Oral History -

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Josephine Nadolny only had one job, working for Selmer Band Instruments. When she retired in 2000 she had worked there for 58 years! Over that time she developed the first instrument parts catalog, which included drawings and specs for each and every part a repair shop might need.

Don Murphy joined the NAMM Foundation’s Museum of Making Music volunteer team as a retiree in 2003 and soon became one of the museum’s most requested docents. Don pioneered the community outreach programs with a series of speaker presentations, which encouraged a host of visitors, several of which became members of the museum.

Harold Moseley was hired by Charles Hansen in the 1960s at the height of the legendary music publisher’s innovative career. Harold was on hand when Hansen developed several now standard practices in print music and went to work for Capital Music a wholesaler and distributor of Hansen’s music in Seattle, Washington.

James M. E. Mixter may very well have been the only person in the industry to have worked for Baldwin Pianos before, during, and after World War II. As a result, he was able to provide meaningful stories and facts regarding an era for which changes occurred in the industry. These changes had an enormous impact on music making for many years. Mr. Mixter later served as President of the American Music Conference (AMC) and provided wonderful insight on the growth, development, mission, and goals of AMC.

Mudge Miller is a veteran of the Chicago Musical Instrument Company had expressed great satisfaction in working under MH Berlin, the president of CMI for many years. Mr. Berlin was a mentor to so many in the industry and a well-respected leader. Mudge was appreciative for his CMI experiences and to Mr. Berlin, who gave Mudge his start in the industry.

John Massa was the vice president of customer service at the Selmer Company and was known for building a strong dealer base, many of which became his personal friends. John contracted Polio at the age of 12 and spent the rest of his life in a wheelchair, but never once let his disability define him. He was a pioneer in handicap awareness by just insisting he be able to do his job. As a result ramps were added to airports he used and buildings he worked in. During his 17 years of attending the Frankfurt Fair special chairlifts were installed to accommodate his needs.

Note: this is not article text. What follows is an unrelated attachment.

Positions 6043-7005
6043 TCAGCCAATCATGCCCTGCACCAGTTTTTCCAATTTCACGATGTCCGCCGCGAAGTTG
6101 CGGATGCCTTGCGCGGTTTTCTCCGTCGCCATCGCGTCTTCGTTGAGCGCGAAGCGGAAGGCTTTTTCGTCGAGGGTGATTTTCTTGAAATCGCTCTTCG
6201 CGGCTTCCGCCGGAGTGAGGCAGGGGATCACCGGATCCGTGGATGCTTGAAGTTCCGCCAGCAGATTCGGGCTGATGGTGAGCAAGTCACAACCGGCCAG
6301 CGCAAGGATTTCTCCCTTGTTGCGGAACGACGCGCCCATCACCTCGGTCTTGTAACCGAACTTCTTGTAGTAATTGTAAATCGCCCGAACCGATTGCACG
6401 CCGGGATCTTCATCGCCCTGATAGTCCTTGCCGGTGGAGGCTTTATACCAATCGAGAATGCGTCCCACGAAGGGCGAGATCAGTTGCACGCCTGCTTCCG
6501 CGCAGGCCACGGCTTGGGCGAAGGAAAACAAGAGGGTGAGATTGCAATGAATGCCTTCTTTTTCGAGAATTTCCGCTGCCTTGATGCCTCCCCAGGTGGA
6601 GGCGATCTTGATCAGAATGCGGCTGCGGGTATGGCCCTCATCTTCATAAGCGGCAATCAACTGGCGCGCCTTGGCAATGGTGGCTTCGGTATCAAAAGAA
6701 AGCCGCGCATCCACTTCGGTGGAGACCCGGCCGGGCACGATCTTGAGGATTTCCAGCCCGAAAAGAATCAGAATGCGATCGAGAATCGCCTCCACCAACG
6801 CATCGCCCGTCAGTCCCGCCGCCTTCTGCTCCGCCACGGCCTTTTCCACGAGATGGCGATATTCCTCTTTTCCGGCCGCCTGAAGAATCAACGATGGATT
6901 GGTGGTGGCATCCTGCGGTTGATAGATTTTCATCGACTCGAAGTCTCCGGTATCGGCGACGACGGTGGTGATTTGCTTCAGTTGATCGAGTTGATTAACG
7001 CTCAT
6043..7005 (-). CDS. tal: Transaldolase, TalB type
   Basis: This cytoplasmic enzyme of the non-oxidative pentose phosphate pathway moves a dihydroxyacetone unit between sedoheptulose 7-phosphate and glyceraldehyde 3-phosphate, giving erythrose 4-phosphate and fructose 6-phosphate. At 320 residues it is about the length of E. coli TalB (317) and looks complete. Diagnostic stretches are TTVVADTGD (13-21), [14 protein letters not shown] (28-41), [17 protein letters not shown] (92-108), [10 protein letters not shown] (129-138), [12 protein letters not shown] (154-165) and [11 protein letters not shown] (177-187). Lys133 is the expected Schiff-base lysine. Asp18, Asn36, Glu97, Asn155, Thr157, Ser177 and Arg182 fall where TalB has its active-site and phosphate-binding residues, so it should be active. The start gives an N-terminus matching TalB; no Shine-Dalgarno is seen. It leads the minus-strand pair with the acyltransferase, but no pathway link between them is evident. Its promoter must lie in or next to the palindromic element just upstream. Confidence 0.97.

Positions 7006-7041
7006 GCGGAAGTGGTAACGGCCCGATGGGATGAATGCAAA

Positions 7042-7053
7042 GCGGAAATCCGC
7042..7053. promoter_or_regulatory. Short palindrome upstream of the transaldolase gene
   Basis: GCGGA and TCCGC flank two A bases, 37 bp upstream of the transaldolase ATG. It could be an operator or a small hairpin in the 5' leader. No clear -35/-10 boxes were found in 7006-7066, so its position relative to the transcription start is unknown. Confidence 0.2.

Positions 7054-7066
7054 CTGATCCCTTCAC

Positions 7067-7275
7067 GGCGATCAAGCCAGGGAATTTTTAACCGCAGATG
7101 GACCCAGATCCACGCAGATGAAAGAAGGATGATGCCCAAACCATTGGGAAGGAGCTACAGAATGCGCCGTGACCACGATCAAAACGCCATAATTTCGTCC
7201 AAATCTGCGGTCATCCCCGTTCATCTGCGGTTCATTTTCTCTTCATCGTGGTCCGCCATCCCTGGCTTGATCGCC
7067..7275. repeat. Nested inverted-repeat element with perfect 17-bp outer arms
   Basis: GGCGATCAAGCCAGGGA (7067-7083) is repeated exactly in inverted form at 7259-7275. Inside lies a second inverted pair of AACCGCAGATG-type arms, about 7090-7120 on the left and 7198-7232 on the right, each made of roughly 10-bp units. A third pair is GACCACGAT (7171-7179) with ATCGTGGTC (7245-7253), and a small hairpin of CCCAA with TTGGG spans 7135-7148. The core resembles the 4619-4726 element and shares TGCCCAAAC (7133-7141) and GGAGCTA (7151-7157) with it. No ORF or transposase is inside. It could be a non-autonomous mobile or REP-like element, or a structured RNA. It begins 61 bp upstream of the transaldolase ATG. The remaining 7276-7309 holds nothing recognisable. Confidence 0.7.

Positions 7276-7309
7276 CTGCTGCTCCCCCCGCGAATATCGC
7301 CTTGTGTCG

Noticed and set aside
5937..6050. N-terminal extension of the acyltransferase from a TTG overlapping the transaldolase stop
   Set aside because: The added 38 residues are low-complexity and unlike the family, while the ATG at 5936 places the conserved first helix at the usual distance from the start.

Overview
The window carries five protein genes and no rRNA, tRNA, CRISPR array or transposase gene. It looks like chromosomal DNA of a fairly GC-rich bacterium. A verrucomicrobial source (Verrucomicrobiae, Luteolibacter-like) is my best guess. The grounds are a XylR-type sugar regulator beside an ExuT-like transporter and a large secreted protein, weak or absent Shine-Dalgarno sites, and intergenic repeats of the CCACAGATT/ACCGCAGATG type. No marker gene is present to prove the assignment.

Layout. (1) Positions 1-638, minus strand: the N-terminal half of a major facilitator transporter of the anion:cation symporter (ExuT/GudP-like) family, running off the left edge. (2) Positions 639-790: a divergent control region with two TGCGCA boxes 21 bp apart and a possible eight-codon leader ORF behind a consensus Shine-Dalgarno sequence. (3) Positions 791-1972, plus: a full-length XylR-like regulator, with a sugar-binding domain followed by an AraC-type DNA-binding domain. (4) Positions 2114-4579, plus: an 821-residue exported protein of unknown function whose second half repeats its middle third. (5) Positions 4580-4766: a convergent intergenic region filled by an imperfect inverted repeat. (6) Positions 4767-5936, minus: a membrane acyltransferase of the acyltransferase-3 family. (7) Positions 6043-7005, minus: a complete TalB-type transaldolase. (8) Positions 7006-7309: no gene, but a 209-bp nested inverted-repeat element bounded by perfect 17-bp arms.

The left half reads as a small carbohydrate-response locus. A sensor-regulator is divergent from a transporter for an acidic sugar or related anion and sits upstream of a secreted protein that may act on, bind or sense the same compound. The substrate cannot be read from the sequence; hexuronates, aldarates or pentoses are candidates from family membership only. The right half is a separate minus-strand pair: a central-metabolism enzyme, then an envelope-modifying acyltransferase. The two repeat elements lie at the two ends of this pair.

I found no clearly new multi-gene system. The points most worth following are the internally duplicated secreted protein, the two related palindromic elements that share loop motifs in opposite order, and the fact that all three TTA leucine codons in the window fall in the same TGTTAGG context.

Hugh Martin was a great American songwriter who teamed with Ralph Blane at the end of the golden age of Tin Pan Alley to give us such classics as “Have Yourself a Merry Little Christmas,” “The Trolley Song” and “The Girl Next Door.” As a tunesmith, Hugh worked on Broadway, for the movies, and as musical director for stage shows such as those starring his dear friend, Judy Garla

Chris Martin is the proud descendent of the instrument craftsmen in Germany who founded the C.F. Martin & Company in 1833. As CEO of the company, Chris has overseen the expansion of the company while keeping family traditions in tact.

Annette Luyben feels as her parents had, that their music store is an extension of their home and their customers are an extension of their family. The Luyben Music Company in Kansas City has provided a large selection of sheet music for more than 50 years and has become a very important part of the music community.

Ernie Farmer had a long and successful career at Shawnee Press in Pennsylvania before he and his wife, music editor Marjorie, formed Wide World Music together in 1980. Ernie’s involvement in the music publishing industry began right after World War II when he was hired by Shawnee Press to oversee the company’s expansion. The company was the brainchild of famed choral director Fred Waring. Many of the early publications were based on Fred’s music and that made famous by his radio and TV programs.